Simon Ashworth, Chief policy officer of Association of Employment and Learning Providers

Late September’s announcement of a new “lifetime skills guarantee” by Prime Minister Boris Johnson with the introduction in April 2021 of an extended level 3 entitlement for adults under the National Skills Fund (NSF) was an extremely positive declaration.

Over the last ten years, funding for adults has been somewhat near the back of the line for a further education sector which has had to fight tooth and nail to get a fair settlement. It was way back in 2013 when the coalition government introduced advanced learning loans, ending what grant funding there was for level three qualifications for adults over the age of 24, and so the Prime Minister’s announcement represents a much welcomed boost for adult education.

More than just a first level 3 please

However, a “lifetime guarantee” for adults should be exactly what it says on the tin. Such a guarantee needs to be greater than just a commitment to offering a first level 3. The government should be bold and recognise the shifting demographics of the employment market and the need for individuals to continually retrain and reskill at numerous points throughout their working lives. Just because an individual has an A-Level in geography, this should not stop them being supported in retraining to take up a role in a priority sector.

The National Retraining Scheme (NRS) was aimed at supporting adults reskill where their jobs were at risk of automation and/or technological advancement and this is now being integrated into the NSF. It follows a report last year from the Office for National Statistics (ONS) which predicted that up to one and a half million adults could become displaced as a result of automation, showing that the need for reskilling and retraining is clear. If the availability of funding is restrictive, then the government should at least consider co-funding for those adults with an existing level 3 qualification to undertake another level 3 in a different vocational subject. This also then allows the government to share the cost burden with the employer and/or learner.

Which qualifications should be eligible?

There is much debate on which qualifications should be in scope for the entitlement. AELP’s view is that the scope needs to be both broad and flexible, but no doubt the government’s starting point and core will be the sector priorities highlighted in the Industry Strategy. However, let’s not forget that the Industrial Strategy was written back in 2017 and some would question how aligned those remain following the unforeseen Covid-19 pandemic and the challenges associated with skills and labour shortages as a result of Brexit. The government should look at the occupational shortages highlighted in September’s more recent Migratory Advisory Committee report, of which adult care deserves a special mention, with the long-standing care crisis and a sector which is doubly hamstrung by the pitiful funding for apprenticeship standards at levels 2 and 3.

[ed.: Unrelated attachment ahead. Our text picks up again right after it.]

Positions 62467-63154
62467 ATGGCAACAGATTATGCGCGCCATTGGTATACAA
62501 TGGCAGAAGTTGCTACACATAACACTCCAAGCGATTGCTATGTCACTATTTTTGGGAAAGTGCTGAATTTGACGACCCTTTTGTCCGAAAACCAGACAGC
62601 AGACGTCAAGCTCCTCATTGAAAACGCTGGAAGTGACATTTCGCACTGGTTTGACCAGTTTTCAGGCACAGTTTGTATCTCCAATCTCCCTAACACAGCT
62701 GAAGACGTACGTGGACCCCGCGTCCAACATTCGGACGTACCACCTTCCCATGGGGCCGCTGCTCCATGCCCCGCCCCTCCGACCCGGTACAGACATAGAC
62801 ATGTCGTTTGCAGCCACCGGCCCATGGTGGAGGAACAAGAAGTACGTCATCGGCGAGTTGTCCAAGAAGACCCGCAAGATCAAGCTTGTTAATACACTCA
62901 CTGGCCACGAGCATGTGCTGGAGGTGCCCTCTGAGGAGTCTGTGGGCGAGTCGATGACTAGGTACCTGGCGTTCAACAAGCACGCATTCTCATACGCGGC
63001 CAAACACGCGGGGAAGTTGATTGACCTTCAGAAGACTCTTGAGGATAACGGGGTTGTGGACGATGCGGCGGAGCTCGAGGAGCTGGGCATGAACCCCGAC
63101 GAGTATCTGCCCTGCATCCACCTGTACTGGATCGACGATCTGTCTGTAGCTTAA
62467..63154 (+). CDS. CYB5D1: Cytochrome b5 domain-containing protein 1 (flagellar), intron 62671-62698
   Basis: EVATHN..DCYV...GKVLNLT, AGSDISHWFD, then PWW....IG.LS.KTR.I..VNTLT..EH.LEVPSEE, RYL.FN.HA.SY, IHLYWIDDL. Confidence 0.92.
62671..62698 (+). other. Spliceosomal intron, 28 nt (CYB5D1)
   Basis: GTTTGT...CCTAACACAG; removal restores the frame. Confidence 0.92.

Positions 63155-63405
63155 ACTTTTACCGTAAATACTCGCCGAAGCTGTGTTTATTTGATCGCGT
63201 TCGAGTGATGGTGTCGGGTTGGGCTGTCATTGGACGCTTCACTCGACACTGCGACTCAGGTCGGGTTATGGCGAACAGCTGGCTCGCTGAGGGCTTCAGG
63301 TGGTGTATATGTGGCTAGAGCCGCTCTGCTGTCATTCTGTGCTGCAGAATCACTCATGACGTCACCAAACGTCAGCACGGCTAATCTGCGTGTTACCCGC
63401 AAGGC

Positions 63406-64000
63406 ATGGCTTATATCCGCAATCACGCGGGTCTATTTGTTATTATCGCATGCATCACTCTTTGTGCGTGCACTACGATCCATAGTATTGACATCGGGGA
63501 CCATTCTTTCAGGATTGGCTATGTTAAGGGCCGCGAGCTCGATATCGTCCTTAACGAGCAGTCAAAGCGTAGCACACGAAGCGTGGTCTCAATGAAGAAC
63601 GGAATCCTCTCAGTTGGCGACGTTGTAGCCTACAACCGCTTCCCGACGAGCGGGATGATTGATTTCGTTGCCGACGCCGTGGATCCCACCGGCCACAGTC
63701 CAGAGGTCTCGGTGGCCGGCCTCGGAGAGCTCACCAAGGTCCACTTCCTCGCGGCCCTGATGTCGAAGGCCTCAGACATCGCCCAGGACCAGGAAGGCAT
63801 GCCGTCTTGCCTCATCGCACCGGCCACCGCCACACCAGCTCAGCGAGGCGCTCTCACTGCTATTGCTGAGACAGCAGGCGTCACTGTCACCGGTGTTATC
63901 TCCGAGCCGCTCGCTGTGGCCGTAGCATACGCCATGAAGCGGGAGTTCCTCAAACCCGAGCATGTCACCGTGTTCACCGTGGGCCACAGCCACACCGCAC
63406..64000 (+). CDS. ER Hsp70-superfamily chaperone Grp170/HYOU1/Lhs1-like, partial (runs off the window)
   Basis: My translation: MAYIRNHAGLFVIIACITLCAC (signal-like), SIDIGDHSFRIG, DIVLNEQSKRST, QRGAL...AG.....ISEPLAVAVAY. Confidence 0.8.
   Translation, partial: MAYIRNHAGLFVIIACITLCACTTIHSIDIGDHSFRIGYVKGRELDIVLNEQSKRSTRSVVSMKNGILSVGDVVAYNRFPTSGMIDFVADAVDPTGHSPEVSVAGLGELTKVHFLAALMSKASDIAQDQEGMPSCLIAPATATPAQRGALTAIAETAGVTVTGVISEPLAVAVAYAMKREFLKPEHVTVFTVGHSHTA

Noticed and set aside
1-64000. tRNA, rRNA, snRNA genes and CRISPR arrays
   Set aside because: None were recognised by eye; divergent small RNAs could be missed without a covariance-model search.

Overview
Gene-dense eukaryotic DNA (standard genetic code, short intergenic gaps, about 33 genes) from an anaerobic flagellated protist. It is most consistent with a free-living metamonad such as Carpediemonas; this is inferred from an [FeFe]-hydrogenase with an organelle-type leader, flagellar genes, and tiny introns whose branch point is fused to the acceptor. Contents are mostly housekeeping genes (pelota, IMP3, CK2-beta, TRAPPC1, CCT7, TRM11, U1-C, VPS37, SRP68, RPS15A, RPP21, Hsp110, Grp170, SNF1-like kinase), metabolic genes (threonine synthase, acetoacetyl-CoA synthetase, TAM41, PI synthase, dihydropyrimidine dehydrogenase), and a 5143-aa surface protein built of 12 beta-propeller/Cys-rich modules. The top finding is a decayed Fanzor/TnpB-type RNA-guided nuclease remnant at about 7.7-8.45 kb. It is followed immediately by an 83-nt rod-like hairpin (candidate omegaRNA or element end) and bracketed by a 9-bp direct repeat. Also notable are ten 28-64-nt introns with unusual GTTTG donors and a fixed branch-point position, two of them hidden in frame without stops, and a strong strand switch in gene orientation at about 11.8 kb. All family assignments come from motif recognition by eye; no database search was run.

Ensuring funding really is demand-led

How to route the necessary funding is a challenging piece of the jigsaw which will prompt differing views. Starting the National Skills Fund in April 2021 means that if the government wants to align the NSF with the Adult Education Budget (AEB), there is the challenge that the procured non-devolved AEB contracts expire in July 2021 and we are expecting a new procurement to be launched in the coming months, but those will have a line of sight for an August start date rather than April.

Over 50% of the AEB is currently devolved and there seems to be a lukewarm attitude in Whitehall towards further devolution. Skills devolution is still very new and the first full year of provision has been badly impacted by the pandemic, meaning it’s difficult to properly and proportionality measure impact. Furthermore, 90% of the ESFA AEB is grant-funded, with only a 10% slither being procured. Every year without fail, independent training providers (ITPs) report demand significantly outstripping supply for procured adult funding, whereas there is yearly underspend on grants. Therefore, allocating out the NSF on a 90:10 slip would be a massively missed opportunity, especially with ITPs having the capacity and able to hit the ground at the get-go.  

The long-term answer

The recent report from the Social Market Foundation called it right. The introduction of Individual Skills Accounts for adults would be an ideal long-term solution and opportunity to shift to a much more learner demand-led system with greater choice, but we need to recognise developing such an approach will take time, and planning and interim arrangements may be needed to plug the immediate short-term gap.

If that were to be the case, then AELP would argue that all the new funding for level 3 is put out to tender so the providers who can actually meet demand can access the funding needed.

Simon Ashworth, Chief policy officer of Association of Employment and Learning Providers

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